Let’s say you’re craving you some of them Montana’s back ribs with a potato salad chaser. Would you still do the deed if you knew it would leave a 1,600-calorie mark? Or would that expensive reality nudge your tastes more in the direction of, say, a bunless nature burger with a side of low-fat lettuce?
Nobody thought to ask the consumers of the stuff whether they actually wanted to have the caloric counts included on restaurant menus. Maybe we don’t care to know, after all, precisely how much that iced concoction with the head of whipped topping is going to cost our backsides.
But Ontario’s NDP health critic would have it otherwise. MPP France Gélinas is gunning to compel chain restaurants with more than five locations and in excess of $5 million in annual revenues to publish at least the calorie counts (and possibly the full complement of eye-opening nutritional information) of every dish on the menu. More than that, the Ottawa Board of Health has elected to write official recommendations to both the federal and provincial health ministers for developing “menu labelling policies for franchises of 10 or more or at least $10 million in revenue.”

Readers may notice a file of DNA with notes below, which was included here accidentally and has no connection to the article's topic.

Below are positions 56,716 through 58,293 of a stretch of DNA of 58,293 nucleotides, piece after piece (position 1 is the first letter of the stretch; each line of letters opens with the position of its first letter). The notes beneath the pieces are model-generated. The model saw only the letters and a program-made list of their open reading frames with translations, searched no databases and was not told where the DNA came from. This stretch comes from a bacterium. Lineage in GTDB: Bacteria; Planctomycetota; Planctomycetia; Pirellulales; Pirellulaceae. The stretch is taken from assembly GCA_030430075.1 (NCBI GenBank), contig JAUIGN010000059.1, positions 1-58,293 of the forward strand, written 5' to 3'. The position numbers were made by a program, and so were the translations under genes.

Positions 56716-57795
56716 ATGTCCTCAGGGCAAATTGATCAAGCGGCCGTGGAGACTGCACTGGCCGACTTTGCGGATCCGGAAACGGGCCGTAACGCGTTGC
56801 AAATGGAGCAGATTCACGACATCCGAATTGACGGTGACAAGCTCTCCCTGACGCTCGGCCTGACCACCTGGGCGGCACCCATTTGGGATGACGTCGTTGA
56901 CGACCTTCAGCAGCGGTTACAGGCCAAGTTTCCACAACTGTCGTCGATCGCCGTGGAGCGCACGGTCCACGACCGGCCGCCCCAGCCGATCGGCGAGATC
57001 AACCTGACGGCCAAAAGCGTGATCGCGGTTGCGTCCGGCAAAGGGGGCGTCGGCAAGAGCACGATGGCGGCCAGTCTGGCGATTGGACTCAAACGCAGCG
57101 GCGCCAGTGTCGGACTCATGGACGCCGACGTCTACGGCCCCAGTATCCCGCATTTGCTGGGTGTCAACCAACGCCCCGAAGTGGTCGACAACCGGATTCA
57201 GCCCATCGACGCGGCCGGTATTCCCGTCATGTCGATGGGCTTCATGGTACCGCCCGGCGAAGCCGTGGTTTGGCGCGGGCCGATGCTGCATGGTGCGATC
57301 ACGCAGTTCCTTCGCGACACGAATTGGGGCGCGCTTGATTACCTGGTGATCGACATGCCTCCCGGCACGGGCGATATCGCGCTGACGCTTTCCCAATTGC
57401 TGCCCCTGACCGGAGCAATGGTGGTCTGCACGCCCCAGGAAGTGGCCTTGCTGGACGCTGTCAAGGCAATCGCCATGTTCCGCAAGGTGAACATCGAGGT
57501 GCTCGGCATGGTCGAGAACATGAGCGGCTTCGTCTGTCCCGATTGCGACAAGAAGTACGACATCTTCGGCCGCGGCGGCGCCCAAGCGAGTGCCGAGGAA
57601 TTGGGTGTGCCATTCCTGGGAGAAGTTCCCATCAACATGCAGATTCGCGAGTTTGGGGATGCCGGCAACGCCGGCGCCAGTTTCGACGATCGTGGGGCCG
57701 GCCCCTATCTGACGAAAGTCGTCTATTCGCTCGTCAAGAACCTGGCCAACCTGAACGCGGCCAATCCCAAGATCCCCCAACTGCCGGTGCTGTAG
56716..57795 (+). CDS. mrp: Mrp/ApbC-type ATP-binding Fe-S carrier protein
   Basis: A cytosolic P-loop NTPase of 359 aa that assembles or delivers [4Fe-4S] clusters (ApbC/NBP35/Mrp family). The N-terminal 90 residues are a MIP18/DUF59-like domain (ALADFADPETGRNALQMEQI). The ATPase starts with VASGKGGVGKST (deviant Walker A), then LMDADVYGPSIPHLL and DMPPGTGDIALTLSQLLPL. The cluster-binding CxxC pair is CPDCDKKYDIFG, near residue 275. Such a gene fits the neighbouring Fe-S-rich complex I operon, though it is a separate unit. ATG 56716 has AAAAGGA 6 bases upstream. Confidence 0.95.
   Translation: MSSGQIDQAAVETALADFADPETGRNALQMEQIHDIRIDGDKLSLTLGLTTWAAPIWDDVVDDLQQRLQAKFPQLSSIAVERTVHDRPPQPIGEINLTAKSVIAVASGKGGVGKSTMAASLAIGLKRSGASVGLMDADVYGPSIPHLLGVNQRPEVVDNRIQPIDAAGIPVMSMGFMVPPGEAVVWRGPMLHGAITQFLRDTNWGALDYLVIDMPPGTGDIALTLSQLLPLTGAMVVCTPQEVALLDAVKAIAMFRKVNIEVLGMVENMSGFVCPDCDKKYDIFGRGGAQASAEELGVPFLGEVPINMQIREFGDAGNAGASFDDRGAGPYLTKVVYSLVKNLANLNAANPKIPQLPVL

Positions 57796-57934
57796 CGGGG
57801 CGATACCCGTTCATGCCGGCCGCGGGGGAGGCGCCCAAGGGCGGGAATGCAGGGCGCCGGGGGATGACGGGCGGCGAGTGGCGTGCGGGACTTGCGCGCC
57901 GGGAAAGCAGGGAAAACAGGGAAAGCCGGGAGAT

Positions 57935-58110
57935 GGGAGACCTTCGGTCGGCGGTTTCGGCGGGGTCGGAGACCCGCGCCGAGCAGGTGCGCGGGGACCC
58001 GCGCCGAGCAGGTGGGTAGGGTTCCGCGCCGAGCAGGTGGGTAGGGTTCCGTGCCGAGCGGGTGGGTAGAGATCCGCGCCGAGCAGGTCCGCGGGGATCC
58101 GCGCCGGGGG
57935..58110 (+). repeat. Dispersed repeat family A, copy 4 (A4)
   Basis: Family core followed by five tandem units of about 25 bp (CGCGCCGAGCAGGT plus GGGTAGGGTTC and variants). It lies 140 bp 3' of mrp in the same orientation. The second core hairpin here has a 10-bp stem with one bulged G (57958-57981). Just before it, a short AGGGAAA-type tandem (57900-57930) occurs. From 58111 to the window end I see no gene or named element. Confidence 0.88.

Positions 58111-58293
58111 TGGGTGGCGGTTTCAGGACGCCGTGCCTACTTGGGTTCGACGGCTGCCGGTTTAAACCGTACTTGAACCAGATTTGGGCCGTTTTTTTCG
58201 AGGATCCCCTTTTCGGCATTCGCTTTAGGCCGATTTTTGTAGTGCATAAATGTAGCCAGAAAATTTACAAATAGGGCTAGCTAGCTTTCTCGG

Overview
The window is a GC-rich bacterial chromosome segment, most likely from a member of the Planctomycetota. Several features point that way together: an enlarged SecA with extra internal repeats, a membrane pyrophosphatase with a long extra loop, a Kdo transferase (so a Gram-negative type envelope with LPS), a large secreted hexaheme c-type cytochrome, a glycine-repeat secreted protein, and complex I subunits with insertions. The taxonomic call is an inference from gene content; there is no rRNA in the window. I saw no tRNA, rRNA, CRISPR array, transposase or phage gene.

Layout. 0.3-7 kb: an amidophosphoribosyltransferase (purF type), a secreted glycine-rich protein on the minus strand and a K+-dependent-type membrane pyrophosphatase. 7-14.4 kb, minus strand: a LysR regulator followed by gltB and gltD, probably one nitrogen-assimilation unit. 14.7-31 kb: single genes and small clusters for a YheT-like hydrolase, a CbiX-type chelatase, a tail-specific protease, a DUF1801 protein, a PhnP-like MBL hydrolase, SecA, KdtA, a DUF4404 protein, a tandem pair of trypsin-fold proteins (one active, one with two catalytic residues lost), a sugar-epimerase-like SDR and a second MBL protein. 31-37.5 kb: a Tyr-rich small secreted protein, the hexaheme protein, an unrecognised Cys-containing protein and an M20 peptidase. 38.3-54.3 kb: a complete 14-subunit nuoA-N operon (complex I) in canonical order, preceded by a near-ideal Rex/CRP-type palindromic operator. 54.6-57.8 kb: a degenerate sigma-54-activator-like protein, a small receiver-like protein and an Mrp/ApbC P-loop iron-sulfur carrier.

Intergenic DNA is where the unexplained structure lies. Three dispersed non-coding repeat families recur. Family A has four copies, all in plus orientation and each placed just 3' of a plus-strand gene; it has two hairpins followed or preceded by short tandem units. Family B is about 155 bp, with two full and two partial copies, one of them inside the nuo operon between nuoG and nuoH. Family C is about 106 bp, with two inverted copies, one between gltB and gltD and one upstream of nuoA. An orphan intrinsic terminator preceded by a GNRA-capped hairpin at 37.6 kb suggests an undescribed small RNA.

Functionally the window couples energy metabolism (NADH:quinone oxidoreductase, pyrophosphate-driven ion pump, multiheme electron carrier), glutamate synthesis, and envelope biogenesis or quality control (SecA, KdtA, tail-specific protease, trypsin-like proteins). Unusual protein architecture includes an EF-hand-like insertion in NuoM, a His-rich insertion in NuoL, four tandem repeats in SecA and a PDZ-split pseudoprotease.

It’s not unprecedented. New York City has required that restaurants include nutritional information on their menus and drive-through display boards since 2007. California and parts of Washington State quickly followed suit. And the deal was sealed when the American Congress put a green stamp on legislation requiring restaurant operations with more than 19 locations to post such particulars.
Back home in the province where Premier McGuinty flirted with the idea of outlawing the Double-Down, it’s not like such data points are inaccessible. Lob a request for “nutritional information” across the counter at almost any big-name restaurant chain in Ontario (or just flip the tray liners over), and you’ll be rewarded with the same kind of detail.
Something there is, though, about staring the numbers in the eye. Sure, these efforts have been undertaken, worthily, to encourage healthier eating habits, curb obesity and yada yada. But a visit to a restaurant’s supposed to be a treat. Who really wants to know the damage done? Sheesh. Talk about taking the happy out of a Happy Meal.